Author: Margaret Homans
Publisher: University of Michigan Press
ISBN: 0472029312
Size: 51.45 MB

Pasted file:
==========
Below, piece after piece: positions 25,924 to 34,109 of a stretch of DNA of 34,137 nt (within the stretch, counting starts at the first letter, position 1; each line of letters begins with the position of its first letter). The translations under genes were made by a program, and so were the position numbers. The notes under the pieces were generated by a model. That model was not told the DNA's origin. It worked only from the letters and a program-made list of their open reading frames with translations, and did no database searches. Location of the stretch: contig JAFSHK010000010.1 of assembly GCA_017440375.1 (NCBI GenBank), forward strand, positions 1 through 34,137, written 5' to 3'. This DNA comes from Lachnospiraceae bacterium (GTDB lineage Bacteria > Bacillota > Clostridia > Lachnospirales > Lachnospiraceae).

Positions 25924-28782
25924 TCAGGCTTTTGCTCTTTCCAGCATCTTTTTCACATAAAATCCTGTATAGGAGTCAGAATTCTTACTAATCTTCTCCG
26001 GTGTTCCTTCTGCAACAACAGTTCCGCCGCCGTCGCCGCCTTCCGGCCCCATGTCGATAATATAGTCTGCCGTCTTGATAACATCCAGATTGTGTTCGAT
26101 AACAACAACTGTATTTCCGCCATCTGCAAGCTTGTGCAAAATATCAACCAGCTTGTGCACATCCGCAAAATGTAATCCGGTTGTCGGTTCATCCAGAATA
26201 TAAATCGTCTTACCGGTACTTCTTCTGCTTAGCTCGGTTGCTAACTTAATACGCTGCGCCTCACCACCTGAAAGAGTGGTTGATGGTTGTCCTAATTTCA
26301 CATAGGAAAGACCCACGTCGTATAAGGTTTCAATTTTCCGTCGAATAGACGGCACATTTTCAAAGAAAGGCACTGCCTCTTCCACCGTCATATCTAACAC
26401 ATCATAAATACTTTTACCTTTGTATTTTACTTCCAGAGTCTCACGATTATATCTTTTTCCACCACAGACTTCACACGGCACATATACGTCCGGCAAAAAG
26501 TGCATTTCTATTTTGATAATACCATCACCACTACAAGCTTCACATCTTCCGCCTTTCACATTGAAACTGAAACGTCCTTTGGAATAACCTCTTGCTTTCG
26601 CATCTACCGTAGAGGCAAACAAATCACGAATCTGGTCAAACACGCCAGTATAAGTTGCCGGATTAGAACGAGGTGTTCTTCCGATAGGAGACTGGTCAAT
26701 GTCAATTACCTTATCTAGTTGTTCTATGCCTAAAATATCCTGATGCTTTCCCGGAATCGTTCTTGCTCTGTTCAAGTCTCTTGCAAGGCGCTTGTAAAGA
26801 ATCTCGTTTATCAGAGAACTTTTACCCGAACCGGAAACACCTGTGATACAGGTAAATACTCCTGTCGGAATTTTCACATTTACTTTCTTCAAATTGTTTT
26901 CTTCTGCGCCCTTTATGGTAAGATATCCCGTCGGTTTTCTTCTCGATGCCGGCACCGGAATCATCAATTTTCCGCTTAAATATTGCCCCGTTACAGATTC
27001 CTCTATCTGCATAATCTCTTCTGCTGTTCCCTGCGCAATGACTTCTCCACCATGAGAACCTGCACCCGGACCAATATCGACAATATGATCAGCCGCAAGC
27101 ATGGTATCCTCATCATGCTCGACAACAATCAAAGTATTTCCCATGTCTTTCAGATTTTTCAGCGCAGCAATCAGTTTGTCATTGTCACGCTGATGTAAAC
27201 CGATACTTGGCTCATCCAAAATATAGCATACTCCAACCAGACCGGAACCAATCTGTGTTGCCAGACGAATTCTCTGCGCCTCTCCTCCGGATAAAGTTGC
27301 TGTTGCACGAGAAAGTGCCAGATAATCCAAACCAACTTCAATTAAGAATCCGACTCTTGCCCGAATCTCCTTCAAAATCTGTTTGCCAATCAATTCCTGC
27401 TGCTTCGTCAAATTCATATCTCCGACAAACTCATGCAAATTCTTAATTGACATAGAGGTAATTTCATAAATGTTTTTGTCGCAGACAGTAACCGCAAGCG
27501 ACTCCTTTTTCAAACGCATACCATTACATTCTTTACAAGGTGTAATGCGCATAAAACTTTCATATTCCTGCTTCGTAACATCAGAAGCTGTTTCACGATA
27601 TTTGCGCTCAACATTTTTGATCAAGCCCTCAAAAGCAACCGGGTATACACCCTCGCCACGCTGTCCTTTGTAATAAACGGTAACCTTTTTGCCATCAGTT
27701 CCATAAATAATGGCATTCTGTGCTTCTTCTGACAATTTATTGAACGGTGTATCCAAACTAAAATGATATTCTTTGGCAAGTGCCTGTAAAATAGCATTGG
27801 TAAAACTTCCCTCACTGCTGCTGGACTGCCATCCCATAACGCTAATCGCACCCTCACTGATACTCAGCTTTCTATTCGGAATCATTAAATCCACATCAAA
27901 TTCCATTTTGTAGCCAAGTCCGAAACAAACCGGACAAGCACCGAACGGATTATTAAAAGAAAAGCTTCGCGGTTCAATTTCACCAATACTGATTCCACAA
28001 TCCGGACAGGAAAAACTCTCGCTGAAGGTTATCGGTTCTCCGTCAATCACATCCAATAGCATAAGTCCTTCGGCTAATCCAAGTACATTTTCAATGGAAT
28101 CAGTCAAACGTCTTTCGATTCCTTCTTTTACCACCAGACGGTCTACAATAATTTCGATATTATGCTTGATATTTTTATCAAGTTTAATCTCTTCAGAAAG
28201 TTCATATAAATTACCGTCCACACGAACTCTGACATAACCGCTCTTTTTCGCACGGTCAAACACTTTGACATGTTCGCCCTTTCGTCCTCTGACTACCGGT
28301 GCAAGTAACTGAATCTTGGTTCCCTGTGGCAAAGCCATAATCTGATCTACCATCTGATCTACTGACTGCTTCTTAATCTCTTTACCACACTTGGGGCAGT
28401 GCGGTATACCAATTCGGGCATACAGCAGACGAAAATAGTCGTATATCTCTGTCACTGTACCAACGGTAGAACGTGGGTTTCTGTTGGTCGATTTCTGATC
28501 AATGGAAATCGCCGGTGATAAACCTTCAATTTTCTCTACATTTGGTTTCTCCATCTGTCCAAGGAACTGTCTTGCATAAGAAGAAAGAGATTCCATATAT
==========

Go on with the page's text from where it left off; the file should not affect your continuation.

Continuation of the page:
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The Imprint of Another Life: Adoption Narratives and Human Possibility addresses a series of questions about common beliefs about adoption. Underlying these beliefs is the assumption that human qualities are innate and intrinsic, an assumption often held by adoptees and their families, sometimes at great emotional cost. This book explores representations of adoption—transracial, transnational, and domestic same-race adoption—that reimagine human possibility by questioning this assumption and conceiving of alternatives. Literary scholar Margaret Homans examines fiction making’s special relationship to themes of adoption, an “as if” form of family making, fabricated or fictional instead of biological or “real.” Adoption has tended to generate stories rather than uncover bedrock truths. Adoptive families are made, not born; in the words of novelist Jeanette Winterson, “adopted children are self-invented because we have to be.” In attempting to recover their lost histories and identities, adoptees create new stories about themselves. While some believe that adoptees cannot be whole unless they reconnect with their origins, others believe that privileging biology reaffirms hierarchies (such as those of race) that harm societies and individuals. Adoption is lived and represented through an irresolvable tension between belief in the innate nature of human traits and belief in their constructedness, contingency, and changeability. The book shows some of the ways in which literary creation, and a concept of adoption as a form of creativity, manages this tension. The texts examined include fiction (e.g., classic novels such as Silas Marner, What Maisie Knew, and Beloved); memoirs by adoptees, adoptive parents, and birthmothers; drama, documentary films, advice manuals, social science writing; and published interviews with adoptees, parents, and birth parents. Along the way the book tracks the quests of adoptees who, whether or not they meet their original families, must construct their own stories rather than finding them; follows transnational adoptees as they return, hopes held high, to Korea and China; looks over the shoulders of a generation of girls adopted from China as they watch Disney’s iconic Mulan, with its alluring story of destiny written on the skin; and listens to birthmothers as they struggle to tell painful secrets held for decades. This book engages in debates within adoption studies, women’s and gender studies, transnational studies, and ethnic studies; it will appeal to literary scholars and critics, including specialists in memoir or narrative theory, and to general readers interested in adoption and in race.